Direct reservoir answers MR Scanner Applications I Radial profiling of fluid vol- umes and fluid saturations I Direct hydrocarbon charac- terization in fresh, unknown, or varying formation water resistivities, as well as in low-resistivity, low-contrast pay and thin beds I Formation evaluation in rugose boreholes I Thin-bed evaluation from high vertical-resolution measurements I Continuous log of oil viscosity by depth for perforation and completion optimization I Determination of fluid stor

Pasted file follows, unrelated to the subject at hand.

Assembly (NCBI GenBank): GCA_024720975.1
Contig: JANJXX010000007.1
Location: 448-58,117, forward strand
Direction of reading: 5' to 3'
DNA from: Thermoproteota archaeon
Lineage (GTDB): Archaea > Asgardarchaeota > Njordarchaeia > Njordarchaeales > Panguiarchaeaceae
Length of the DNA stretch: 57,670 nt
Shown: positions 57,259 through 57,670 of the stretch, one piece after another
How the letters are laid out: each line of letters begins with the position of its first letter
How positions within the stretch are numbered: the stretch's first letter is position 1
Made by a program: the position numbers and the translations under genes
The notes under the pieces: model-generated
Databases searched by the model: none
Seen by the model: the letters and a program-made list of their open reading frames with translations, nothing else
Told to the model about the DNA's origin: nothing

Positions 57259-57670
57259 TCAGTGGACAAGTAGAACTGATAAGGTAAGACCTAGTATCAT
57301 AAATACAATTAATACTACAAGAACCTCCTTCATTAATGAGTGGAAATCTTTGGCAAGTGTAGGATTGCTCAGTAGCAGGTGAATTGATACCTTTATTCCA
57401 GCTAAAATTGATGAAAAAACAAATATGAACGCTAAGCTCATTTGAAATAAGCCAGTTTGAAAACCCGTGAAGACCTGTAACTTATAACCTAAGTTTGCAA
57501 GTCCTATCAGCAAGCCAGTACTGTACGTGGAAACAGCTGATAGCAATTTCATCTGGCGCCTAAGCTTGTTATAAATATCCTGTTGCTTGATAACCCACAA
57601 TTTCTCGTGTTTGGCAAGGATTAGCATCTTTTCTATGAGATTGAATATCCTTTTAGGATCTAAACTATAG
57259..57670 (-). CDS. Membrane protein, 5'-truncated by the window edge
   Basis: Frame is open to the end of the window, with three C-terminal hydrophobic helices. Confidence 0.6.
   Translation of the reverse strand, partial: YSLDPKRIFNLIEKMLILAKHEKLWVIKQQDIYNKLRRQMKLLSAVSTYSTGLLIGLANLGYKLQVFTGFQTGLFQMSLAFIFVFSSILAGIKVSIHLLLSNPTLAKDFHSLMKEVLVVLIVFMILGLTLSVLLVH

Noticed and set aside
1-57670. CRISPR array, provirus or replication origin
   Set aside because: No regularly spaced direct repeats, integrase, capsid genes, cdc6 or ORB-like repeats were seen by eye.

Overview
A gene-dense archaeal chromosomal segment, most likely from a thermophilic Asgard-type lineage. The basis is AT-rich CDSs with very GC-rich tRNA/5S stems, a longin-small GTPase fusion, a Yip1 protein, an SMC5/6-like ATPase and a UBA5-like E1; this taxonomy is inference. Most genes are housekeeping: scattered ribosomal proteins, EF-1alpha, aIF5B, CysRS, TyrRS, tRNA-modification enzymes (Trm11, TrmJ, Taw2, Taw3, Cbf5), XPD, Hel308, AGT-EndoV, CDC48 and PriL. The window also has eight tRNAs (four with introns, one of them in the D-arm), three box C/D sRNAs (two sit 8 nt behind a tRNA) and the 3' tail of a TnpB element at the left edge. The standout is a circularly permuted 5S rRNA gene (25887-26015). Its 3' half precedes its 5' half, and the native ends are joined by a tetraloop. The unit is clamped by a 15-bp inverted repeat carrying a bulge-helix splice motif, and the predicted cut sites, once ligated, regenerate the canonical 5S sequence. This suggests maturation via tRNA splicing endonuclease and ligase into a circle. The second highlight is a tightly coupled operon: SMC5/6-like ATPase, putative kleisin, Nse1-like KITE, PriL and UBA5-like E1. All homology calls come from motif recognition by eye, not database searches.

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  Direct reservoiranswers MR Scanner  Applications  Radial profiling of fluid vol-umes and fluid saturations  Direct hydrocarbon charac-terization in fresh, unknown,or varying formation water resistivities, as well as in low-resistivity, low-contrast pay and thin beds  Formation evaluation inrugose boreholes  Thin-bed evaluation from high vertical-resolution measurements  Continuous log of oil viscosityby depth for perforation andcompletion optimization  Determination of fluid storage volume based on lithology-independent porosity  Residual oil saturation inwater-base muds and residualwater saturation in oil-basemuds Benefits  Measurements taken beyonddamaged zone  Fluids and environmentaleffects identified by radial profiling   Valid interpretations in the presence of borehole rugosityor thick mudcake  Reduced rig time Features  Eccentered, gradient design  Multiple, simultaneous, well-defined depths of investiga-tion (DOIs) up to 4 in.,regardlessof hole size or geometry   Vertical resolution of 7.5 in.  Logging speeds to 3,600 ft/hr   Hydrocarbon characterization  Transverse relaxation time( T  2 ), longitudinal relaxationtime ( T  1 ), and diffusion distri-butions at multiple DOIs Formation evaluation simplicity The MR Scanner* expert magnetic resonanceservice is provided with thenext-generation wireline nuclear mag-neticresonance (NMR) logging tool.Using simultaneous multifrequencymeasurements in a gradient-field design,the MR Scanner tool performs investiga-tions at multiple DOIs in a single pass.Its measurement sequence allows a  profiled view of the reservoir fluids.Deep DOIs enable easy identificationof data-quality problems associated withrugose boreholes, mudcake, and fluidsinvasion; and the measurement depthsare maintained regardless of the holesize, deviation, shape, or temperature. This wireline NMR tool providesnumerous user-friendly and direct-depthlog outputs for immediate input to petro- physical analysis and log interpretation.They include  oil and water saturations for identifi-cation and quantification of pay zones  total and effective porosities for determination of pore volume andstorage capacity  bulk volume irreducible water for determination of water-production rate  crude oil T  2 distributions for deter-mination of oil viscosity and to assist in standard T  2 log interpretation  brine T  2 distributions corrected for hydrocarbon effects for improved pore size analysis  hydrocarbon-corrected Timur-Coates permeabilities for determination of  producibility   T  1 for use when T  2 is unavailable;e.g., when logging in vuggy porositiesor light hydrocarbons.These outputs comprise a detailed for-mation evaluation of the near-wellboreregion and are independent of conven-tional formation evaluation measure-ments,such as resistivity or density. The answers are independent of Archieanalysis and can be derived withouthaving to input water salinity.The advanced design of the MRScanner tool and its ready-to-applycomputations bring simplicity to for-mation evaluation. You don’t have to be an NMR data processing and inter- pretation expert to take advantageof the wealth of information provided by this NMR instrument. Multiple depths of investigation  An important feature of the MR Scanner tool is its multiple-antenna design.The main antenna operates at multiplefrequencies and is used primarily for fluid characterization applications. Ithas three different frequencies of oper-ation corresponding to independentmeasurement volumes (shells) thatform concentric arcs in front of theantenna. Because of the eccenteredmode of operation and sensor design,the four DOIs, ranging from 1.5 to 4 in.,are maintained regardless of hole size,mud type, or temperature.Because the MR Scanner tool makessimultaneous measurements at multipleDOIs, it can provide a profile of satura-tion distribution and formation damagein a single pass. Knowledge of the inva-sion profile lends important insight tothe reverse process of production; andalong with other formation evaluationmeasurements, the MR Scannertooldelivers producibility information thatgoverns overall project economics.The high-resolution antennae operate at a single frequency, which correspondsto a slightly shallower DOI than thatof the main antenna. These antennae provide rock-quality and producibilityanswers, evenin thin beds. The MRScannertool is capable of downloggingfor comparison of main-antenna outputwith high-resolution-antennae output to identify light hydrocarbons. Down-logging saves time and enables acquisi-tion of data in difficult environments. A flexible pulse-sequence programmer allows the parameters measured at themultiple frequencies to be acquired in a single pass, thereby eliminating theneed for multiple logging passes.The sensors can be operated either separately or simultaneously at loggingspeeds to 3,600 ft/hr. Comparison of the responses is used to provide high-resolution identification of fluids with long T  1  values, such as light hydrocarbons.  Fluid saturation depth logging The MR Scanner tool was run through anoil-bearing sand in a well in Louisiana.The log (Fig. 2) shows continuous oil viscosity of approximately 2 cp andindicates there is no moveable water in the oil zone (A). Filtrate invasionfrom the water-base mud was deter-mined to be responsible for the lower oil saturation at the 1.5-in. DOI com- pared with the 2.7 in. DOI (B). Thecurves for water saturation in theflushed zones (SXO) were computedentirely from the MR Scanner data (C). Advanced fluids characterization Diffusion-editing (DE) acquisition methods combined with the multifre-quency capability of the MR Scanner tool providerobust fluid saturation and oil viscosity answers using MRF*Magnetic Resonance Fluid characteriza-tion (Fig. 3).Analysis of MR Scanner diffusion measurements permits hydro-carbon characterization in environ-ments where traditional log analysisfails, such as low-resistivity pay, laminated sequences, and freshwater formations. Figure 4 shows the inter- pretation results as they are provided to the end user.MR Scanner fluid characterizationmeasurements provide initial fluid vis-cosity information much earlier thana full pressure-volume-temperature(PVT)analysis. MR Scanner fluidcharacterizations can be used to optimize fluid sampling, saving  valuable rig time. 1 10 100 1,000 10,000 T  2  (ms)10 –3 10 –4 10 –5 10 –6 Diffusion (cm 2  s –1 )GasWaterOil   Fig. 3. MRF map of gas, oil, and water diffusion versus transverse relaxation time. 1 01 01 1000.4 0(v/v)0.4 0(v/v)(cP)(ohmm)(gAPI)(m)   DOI = 1.5 in.DOI = 2.7 in.   1 01 0SXOViscosityResistivityGammaMD X080 X100 X120 SXOBound WaterFree WaterOilBound WaterFree WaterOil   Fig. 2. MR Scanner saturation profile log. ABC 10 –4 10 –5 10 –6 10 –3 Diffusion (cm 2  s –1 )1010010,00011,000 T  2  (ms) GasWaterOil Fluid Volume Saturation Viscosity (v/v) (v/v) (cP)Water 0.11 0.53 Bound 0.02 0.10 Free 0.09 0.43Oil 0.10 0.47 8.5Gas 0.00 0.00Total 0.21   Fig. 4. Interpretation from MRF processing.  Accurate fluids identification in low-resistivity, low-contrast pay The MR Scanner service was able to identify formation fluids in a low-resistivity,low-contrast pay zone in thedeepwater Gulf of Mexico when theycould not readily be identified withlogging-while-drilling (LWD) logs.Conventional LWD logs show an obvious gas-bearing interval in theupper zone from X400 to X600 (Fig. 5).However, in the lower zone, lowresistivity and the absence of a neutron-density crossover made it difficult toidentify fluid type. The MR Scanner tool was run to resolve the ambiguity.In the upper zone, the exceptionalradial profiling capabilities of the MR Scanner tool showed the gas effect of a porosity decrease as DOIincreased (Fig. 6).In the lower zone, the same gas effectwas observed, and the interval wasdetermined to be gas bearing (Fig. 7).The neutron-density crossover wasbeing suppressed because of thinlaminations in the deepwater turbiditedeposit. The MR Scannerlog also indi-cated the zone had good permeability. 0 (gAPI) 1500.2 (gAPI) 200.4 (v/v) 00.4 (gAPI) 00.3 (ms) 30000.3 (ms) 3000 GRMD (ft)X450X500X550 RES MRP (1.5) MRP (2.7) NPHI DPHI T 2  Dist (1.5 in.) T 2  Dist (2.7 in.)   Gas (MR Scanner)Gas (D-N) Fig. 7. MR Scanner radial profile of lower sand. Deficit on deepershells=gas X800X700X600X500X400X300X700X600X500X400X300X200X100X000X900   0 150 Density   1.832.65(v/v )  Neutron Porosity   500(v/v )  GasDeep Resistivity   0.22 0 (ohmm) GR   ( gAPI ) MD1 : 2400   Fig. 5. Conventional LWD log. 0 (gAPI) 1500.2 (gAPI) 200.4 (v/v) 00.4 (gAPI) 00.3 (ms) 30000.3 (ms) 3000 GRMD (ft) X450X500X550 X600 X650 X700 RES MRP (1.5) MRP (2.7) NPHI DPHI T 2  Dist (1.5 in.) T 2  Dist (2.7 in.)   Gas (MR Scanner)Gas (D-N) Fig. 6. MR Scanner radial profile of upper sand. Deficit on deeper shells=gasGas HydrogenIndex ( φ )10Radial DOIGas(low φ ) Filtrate Gas orwater?